Management's casual reasoning on performance and earnings management
Faculty of Applied Economics
European management journal. - Oxford
, p. 770-783
University of Antwerp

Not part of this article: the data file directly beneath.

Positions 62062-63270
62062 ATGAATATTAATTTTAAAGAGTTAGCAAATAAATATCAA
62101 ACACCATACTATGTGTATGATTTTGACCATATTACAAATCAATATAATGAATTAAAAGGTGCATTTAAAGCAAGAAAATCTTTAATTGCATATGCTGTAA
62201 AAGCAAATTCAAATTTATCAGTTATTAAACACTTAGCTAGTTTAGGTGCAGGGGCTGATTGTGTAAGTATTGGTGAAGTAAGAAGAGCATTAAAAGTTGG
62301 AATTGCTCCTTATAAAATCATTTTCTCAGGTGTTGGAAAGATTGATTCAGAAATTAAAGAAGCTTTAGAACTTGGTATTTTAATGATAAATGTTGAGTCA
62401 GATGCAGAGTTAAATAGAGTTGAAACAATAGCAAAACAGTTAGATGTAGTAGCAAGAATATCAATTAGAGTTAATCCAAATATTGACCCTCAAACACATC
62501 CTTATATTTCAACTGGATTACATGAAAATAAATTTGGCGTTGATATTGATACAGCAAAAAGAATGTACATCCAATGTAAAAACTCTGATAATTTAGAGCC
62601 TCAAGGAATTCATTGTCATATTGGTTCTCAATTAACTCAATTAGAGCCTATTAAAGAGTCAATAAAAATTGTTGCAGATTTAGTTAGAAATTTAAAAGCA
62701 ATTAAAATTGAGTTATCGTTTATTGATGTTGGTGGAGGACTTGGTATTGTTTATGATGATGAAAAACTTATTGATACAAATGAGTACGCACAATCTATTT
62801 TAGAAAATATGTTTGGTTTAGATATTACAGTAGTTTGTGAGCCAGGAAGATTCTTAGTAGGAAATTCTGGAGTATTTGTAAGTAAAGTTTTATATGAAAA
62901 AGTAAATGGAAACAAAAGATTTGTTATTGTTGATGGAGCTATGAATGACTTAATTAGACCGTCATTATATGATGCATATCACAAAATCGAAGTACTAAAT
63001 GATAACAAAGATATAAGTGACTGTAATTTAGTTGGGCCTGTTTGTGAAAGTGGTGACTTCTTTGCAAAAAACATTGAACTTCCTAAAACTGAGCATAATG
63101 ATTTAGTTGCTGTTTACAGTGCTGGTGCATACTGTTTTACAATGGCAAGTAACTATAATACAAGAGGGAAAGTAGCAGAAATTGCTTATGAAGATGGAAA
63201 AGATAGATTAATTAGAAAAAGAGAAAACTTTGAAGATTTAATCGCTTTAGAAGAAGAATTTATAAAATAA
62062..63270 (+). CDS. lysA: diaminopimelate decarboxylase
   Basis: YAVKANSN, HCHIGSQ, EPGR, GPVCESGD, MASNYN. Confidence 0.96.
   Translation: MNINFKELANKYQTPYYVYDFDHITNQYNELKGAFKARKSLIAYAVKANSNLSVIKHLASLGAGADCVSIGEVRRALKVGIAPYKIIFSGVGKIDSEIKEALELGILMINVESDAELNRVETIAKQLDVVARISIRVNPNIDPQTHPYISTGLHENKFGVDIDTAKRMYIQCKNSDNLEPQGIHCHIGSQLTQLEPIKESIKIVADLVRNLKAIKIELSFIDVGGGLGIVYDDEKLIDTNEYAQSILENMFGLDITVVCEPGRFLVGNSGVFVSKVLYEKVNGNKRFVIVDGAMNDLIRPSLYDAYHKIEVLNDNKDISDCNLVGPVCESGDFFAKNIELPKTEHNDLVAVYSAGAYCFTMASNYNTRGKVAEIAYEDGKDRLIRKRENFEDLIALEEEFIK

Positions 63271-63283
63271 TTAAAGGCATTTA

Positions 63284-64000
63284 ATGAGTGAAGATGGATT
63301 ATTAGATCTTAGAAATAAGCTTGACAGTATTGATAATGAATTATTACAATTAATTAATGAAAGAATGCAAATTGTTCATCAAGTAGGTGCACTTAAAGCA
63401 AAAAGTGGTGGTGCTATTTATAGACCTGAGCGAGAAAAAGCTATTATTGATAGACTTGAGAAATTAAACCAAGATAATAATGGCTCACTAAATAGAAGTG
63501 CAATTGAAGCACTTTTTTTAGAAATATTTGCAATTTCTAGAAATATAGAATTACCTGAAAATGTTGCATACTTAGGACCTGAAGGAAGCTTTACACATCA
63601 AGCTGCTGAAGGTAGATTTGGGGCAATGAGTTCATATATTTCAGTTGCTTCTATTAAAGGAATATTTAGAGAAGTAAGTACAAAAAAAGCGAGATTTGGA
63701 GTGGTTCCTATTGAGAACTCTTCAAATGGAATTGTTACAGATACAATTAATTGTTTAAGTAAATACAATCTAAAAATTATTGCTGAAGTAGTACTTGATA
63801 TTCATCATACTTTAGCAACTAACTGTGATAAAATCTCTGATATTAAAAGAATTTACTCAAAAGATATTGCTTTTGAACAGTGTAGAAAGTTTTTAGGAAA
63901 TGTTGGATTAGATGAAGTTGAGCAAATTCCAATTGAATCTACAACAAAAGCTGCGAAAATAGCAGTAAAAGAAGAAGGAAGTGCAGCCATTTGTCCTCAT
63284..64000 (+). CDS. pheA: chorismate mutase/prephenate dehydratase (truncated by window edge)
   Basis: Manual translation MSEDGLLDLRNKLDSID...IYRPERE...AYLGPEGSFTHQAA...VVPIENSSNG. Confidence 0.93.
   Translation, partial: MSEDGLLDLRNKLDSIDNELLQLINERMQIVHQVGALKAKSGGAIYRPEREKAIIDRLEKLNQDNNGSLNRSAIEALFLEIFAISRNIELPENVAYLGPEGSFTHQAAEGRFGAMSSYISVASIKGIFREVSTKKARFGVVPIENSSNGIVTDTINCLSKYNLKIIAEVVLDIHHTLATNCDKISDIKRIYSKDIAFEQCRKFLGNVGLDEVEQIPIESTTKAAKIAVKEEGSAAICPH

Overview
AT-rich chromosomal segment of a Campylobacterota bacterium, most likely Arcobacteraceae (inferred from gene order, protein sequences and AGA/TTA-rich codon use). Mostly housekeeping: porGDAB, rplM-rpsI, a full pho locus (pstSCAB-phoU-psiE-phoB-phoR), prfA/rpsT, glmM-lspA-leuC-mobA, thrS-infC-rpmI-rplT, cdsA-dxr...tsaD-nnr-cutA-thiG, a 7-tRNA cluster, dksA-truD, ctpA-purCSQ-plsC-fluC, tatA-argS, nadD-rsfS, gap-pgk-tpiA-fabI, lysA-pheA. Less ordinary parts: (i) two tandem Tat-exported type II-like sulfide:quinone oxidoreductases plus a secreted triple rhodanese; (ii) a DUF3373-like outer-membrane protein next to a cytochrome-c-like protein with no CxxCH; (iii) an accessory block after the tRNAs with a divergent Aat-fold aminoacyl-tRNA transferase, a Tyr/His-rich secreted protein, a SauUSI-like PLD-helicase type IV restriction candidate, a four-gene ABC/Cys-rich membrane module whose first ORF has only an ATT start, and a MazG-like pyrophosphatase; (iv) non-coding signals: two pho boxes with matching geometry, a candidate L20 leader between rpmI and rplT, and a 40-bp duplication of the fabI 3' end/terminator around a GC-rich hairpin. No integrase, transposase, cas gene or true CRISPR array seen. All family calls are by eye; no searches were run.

We investigate the association between the intensity of causal reasoning on performance in a firms annual management commentary and its earnings management propensity. Anticipated earnings management concerns are argued to constitute a significant accountability predicament, bringing management to offer more intense causal reasoning in order to mitigate investors earnings management concerns. We use computer-intensive techniques to measure causal reasoning intensity as a generic disclosure quality in the management commentary of a large sample of US firms from 1999 to 2007. We find that accruals earnings management (signed discretionary accruals) is positively associated with causal reasoning intensity. The positive association holds for alternative specifications of accruals earnings management (an earnings management dummy model and an analyst expectations model) and in a change model. Our results are consistent with the assertion that firms strategically use causal reasoning on performance to establish appropriateness and cognitive legitimacy, increase perceived plausibility of reported performance and mitigate performance-related concerns of investors.